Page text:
Mr. Biden would also invest $80 billion in personnel and technology enhancements for the I.R.S., in hopes of netting $700 billion in additional revenues from high earners, wealthy individuals and corporations that evade taxes.
Republicans and conservative activists have criticized all those measures. Administration officials told reporters that the president would be open to financing the spending and tax credits in his plan through alternative means, essentially challenging Republicans to name their own offsets, as Mr. Biden did with his physical infrastructure proposal.
Still, many of the details in his new proposal poll well with voters across the political spectrum. Much of the package could win the support of the full Democratic caucus in Congress, which would need to band together to pass all or part of the plan through the fast-track process known as budget reconciliation, which bypasses a Senate filibuster.
Expanded access to government-subsidized preschool and community college may have broad appeal.
Workers with only high school degrees are often stuck in low-wage jobs, and two-thirds of mothers with young children are employed, and thus need reliable child care. The high cost of quality day care and pre-K puts these services out of reach for many families, who may rely on informal networks of relatives and neighbors who are untrained in early education.
Expanding access to pre-K has been particularly popular over the past decade in states and cities, including some with Republican governors. A large body of research shows that achievement gaps between poor and middle-class children emerge in the earliest years of childhood and are present on the first day of kindergarten. Administration officials contend that free, quality early childhood education can both help cash-strapped parents and build students’ skills in ways that will help them become more productive workers.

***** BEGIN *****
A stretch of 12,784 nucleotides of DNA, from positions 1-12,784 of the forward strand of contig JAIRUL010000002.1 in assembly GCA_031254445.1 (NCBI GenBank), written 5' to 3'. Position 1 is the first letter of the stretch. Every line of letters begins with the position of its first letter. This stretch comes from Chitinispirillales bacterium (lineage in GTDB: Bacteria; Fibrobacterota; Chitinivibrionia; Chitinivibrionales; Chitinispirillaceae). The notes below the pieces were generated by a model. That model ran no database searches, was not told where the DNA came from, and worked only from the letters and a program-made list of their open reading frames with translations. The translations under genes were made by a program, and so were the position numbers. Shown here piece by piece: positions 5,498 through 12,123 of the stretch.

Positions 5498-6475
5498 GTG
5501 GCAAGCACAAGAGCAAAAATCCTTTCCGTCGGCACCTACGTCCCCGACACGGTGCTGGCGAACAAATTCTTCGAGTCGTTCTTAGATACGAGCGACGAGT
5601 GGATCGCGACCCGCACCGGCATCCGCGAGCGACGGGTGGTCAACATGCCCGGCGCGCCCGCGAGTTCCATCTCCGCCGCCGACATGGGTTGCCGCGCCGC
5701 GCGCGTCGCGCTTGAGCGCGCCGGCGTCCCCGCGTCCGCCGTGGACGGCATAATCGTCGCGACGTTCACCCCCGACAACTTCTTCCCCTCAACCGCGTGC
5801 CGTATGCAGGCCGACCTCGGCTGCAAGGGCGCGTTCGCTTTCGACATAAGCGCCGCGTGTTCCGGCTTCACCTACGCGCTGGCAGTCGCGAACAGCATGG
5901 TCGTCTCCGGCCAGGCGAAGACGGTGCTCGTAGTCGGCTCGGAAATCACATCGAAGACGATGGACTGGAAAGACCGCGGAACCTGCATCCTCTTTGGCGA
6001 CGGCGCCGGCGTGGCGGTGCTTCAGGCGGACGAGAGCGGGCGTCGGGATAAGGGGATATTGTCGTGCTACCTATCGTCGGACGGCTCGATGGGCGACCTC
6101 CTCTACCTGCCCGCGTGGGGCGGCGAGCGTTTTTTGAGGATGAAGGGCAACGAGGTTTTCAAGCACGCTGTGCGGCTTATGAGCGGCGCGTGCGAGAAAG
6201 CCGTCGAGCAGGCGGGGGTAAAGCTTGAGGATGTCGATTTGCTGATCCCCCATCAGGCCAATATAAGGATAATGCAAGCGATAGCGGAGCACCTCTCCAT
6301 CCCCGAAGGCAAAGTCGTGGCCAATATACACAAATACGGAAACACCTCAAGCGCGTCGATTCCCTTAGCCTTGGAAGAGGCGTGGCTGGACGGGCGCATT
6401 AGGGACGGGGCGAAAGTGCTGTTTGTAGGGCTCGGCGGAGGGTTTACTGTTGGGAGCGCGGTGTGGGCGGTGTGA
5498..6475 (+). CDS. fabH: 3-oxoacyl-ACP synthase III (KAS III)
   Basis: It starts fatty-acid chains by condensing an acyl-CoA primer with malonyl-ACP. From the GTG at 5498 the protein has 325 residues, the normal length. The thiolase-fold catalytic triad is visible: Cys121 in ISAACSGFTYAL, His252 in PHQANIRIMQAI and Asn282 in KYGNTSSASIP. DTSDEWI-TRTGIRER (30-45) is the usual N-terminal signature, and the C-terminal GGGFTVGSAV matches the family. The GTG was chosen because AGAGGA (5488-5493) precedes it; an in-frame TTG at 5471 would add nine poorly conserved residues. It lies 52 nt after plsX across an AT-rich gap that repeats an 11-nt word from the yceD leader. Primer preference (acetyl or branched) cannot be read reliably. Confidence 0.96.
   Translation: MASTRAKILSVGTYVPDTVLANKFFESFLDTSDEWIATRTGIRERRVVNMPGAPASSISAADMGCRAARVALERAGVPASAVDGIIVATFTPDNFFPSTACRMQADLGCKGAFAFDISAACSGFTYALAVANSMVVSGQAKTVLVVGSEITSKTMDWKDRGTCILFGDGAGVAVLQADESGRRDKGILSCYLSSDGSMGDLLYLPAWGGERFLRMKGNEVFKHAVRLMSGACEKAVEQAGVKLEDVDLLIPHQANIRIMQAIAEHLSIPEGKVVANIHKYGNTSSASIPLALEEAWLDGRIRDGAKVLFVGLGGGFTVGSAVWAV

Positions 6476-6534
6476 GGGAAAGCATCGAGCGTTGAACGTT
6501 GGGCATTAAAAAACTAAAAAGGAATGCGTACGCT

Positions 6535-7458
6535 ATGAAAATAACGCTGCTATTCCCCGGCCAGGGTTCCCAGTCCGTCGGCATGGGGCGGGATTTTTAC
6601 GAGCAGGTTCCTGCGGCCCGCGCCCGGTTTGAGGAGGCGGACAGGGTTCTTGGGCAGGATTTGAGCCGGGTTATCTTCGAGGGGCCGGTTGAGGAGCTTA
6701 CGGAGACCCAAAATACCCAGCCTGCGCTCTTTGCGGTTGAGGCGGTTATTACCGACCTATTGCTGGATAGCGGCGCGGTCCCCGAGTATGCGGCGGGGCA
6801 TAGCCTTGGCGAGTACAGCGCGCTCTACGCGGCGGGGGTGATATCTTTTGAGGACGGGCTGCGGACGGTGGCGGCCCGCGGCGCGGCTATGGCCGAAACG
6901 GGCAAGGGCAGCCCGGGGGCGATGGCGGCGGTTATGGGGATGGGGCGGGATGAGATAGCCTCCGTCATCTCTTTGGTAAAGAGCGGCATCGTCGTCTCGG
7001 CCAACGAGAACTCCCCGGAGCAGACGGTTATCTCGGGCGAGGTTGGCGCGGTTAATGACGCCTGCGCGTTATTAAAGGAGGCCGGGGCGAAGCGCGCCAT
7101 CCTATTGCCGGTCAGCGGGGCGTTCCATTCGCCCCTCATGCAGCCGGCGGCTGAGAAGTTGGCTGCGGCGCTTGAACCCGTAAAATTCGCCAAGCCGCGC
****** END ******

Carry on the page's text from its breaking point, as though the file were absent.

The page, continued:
Still, there are major disagreements about how generous any expansion of pre-K should be. President Barack Obama’s administration generally favored a centrist approach in which new seats were geared toward lower-income families.
Mr. Biden’s plan differs in that it calls for universal preschool for all 3- and 4-year-olds, including those from affluent families. That is the same approach pioneered in recent years by city programs in New York and Washington, which expanded quickly to serve a diverse swath of families, but not without some evidence that they replicated the segregation and inequities of the broader K-12 education system.
Bruce Fuller, a professor of education at the University of California, Berkeley, has been a critic of the universal approach, instead favoring more targeted programs. He questioned whether states would do their part to fund the expansion and said the goal of paying all early childhood workers $15 per hour was too modest to broadly improve the quality and stability of the work force.
“How governors weigh these competing priorities, ethically and politically, remains an open question,” he said.